How to sell to the senses online

The lack of tactile (and olfactory) stimulation offered by the etail experience is prompting D2C brands to innovate with visual and auditory cues to put customers in the buying mood
Young Woman Taking A Breath Of Fresh Air In NatureYoung Woman Taking A Breath Of Fresh Air In Nature

If you’ve ever wondered why fruit and veg are placed at the front of supermarkets, it’s because their bright colours entice shoppers to make a purchase. Fragrance sections will often be at the front of department stores because the scents stimulate your olfactory system and pull you in. Physical retail is a sensory-rich environment.

“As we head back into stores, brands will be clamouring to provide immersive experiences that not only lure new consumers in, but also encourage them to spend more,” says Nathalie Nahai, the author of bestseller Webs of Influence: the psychology of online persuasion. “Those that create multi-sensory experiences will tend to perform better.”

But a significant proportion of consumers who frequented the high street before the pandemic have grown to prefer the ecommerce experience for the convenience it offers. And several brands have switched from clicks-and-mortar channels to pure etail during the Covid crisis. For those relying on direct-to-consumer (D2C) route, it’s going to be a challenge to find ways of creating sensory experiences that will attract potential customers and encourage them to spend more.

Take Irish drinks startup The Naked Collective, for instance. Although its Mude brand of low-sugar soft drinks is sold on the high street, the firm launched the product online in Ireland and the UK in June 2020 “with the goal of rattling the industry and standing out from other options on the market”, says its co-founder and co-CEO, Niall Phelan.

People think of touch as something that can only be felt, but it can also be seen

Lockdown restrictions have precluded firms from using in-person product sampling to let potential customers try before buying. And, with shoppers tending to stick with known brands during the pandemic, it hasn’t been easy for D2C food and drink producers to engage the senses of consumers and convert them into loyal customers. Phelan says that his company’s sensory stimulation strategy was to design its cans in such a way that they would “remind people of passing a fruit stall or a sweet shop and being tempted to taste all the brightly coloured delights”.

Each of the five drinks in the Mude range has a different function, so it wasn’t a case of picking any old colour. For instance, blue was chosen for the drink that contains ingredients that are known to improve the quality of sleep, as the colour has calming qualities. Similarly, pink was assigned to the energy drink, because the colour conveys feelings of playfulness.

Seeing is feeling

One of the disadvantages of viewing goods online, even if they are an attractive colour, is their lack of tangibility. While the pandemic has made us wary of handling products, it’s been a reminder of the importance of touch and how it can reduce the presence of the stress hormone cortisol in our bodies. 

“Touch is the sensory system that affects people’s perception the most,” says Dr Cathrine Jansson-Boyd, an associate professor in consumer psychology at Anglia Ruskin University, Cambridge. “Many consumers have a need to touch. When they are deprived of that, they automatically form a negative perception of the retail environment and/or the product.”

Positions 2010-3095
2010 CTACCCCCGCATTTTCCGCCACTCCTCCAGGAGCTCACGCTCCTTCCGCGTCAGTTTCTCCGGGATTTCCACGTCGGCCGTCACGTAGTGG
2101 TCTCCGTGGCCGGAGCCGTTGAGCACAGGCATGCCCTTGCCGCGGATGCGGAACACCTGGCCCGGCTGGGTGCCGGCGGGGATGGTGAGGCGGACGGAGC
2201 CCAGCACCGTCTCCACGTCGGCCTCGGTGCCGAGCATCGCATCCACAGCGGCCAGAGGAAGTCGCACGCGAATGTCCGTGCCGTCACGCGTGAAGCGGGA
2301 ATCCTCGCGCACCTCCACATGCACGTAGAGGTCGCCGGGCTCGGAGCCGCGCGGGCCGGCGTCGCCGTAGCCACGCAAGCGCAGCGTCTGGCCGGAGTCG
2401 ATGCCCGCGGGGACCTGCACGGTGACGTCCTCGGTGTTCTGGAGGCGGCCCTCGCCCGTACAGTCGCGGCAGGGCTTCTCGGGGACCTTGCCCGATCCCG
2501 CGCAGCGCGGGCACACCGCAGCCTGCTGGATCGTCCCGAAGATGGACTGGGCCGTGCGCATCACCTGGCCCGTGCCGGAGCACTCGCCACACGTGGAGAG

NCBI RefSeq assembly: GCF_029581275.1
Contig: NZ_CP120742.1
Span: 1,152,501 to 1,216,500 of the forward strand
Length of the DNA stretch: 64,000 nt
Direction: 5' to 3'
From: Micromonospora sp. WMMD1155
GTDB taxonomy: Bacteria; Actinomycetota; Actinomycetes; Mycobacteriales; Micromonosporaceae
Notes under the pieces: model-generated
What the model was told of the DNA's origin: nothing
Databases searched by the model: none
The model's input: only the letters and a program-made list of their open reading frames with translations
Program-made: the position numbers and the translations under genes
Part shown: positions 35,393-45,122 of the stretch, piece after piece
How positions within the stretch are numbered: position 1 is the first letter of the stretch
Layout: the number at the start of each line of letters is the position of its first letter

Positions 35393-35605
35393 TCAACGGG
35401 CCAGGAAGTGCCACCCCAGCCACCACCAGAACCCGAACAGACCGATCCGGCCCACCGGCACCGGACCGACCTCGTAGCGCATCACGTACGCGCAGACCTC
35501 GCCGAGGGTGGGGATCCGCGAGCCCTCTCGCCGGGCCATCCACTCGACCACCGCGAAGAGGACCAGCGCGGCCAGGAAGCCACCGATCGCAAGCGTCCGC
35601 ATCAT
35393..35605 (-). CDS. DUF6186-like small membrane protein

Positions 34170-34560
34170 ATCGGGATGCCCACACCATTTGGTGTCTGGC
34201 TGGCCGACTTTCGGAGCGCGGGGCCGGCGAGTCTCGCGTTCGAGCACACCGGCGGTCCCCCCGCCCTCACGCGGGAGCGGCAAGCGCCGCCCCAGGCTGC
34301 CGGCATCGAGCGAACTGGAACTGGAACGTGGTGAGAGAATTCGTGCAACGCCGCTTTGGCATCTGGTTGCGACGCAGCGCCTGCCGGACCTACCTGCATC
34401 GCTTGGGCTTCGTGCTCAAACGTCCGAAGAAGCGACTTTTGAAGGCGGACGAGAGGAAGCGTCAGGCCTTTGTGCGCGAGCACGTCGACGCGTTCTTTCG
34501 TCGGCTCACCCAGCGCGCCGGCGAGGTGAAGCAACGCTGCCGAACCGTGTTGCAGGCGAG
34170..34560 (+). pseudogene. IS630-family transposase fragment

She continues: “People think of touch as something that can only be felt, but it can also be seen. Visually based textures can act as a substitute for the lack of tactile input. For example, research into biscuits has shown that textures are most persuasive when they are implicit. Visually based haptic cues can be used to communicate with consumers and change how they perceive products.”

Consumers have a need to touch and when you deprive them of doing so they automatically generate a negative perception of the consumer environment

It’s a relatively new field that needs further research, but Jansson-Boyd believes that, if food and drink manufacturers can learn how to use visually based haptic cues, they should have a better chance of connecting with consumers who need to use their sense of touch. For brands selling D2C online, this might mean using photos that accentuate certain textures of a given product to engage more potential customers. 

The sweet sound of sales

Sound is also important in retail environments. The background music that’s played in stores is known to influence people’s buying decisions. High-pitched sounds can enhance the perceived sweetness of food or drink, for instance, while low-pitched sounds can enhance their bitterness. 

“We know from research that music can change the activity in regions of the brain involved in emotion,” Nahai says. “It can alter our perception of a product and influence how we interact with it. The sonic environment we experience can affect our senses of taste and smell – and even change how much we’re willing to spend.”

Similar psychological techniques are being applied in online retail. Fragrance brands that can’t put their products under the noses of potential customers are using sounds as a proxy for scents. For instance, Melbourne-based firm Moody Incense curates Spotify playlists to match the feelings that its products are designed to stimulate. You can guarantee that these won’t feature much heavy metal. 

Engaging consumers face to face has been nearly impossible for The Naked Collective during the pandemic. But, as normality gradually returns, the firm is planning to use audio cues as part of immersive, in-person brand experiences, says Phelan, who adds: “We want to reach consumers in the right place at the right time with the right message, tailored to specific moods.”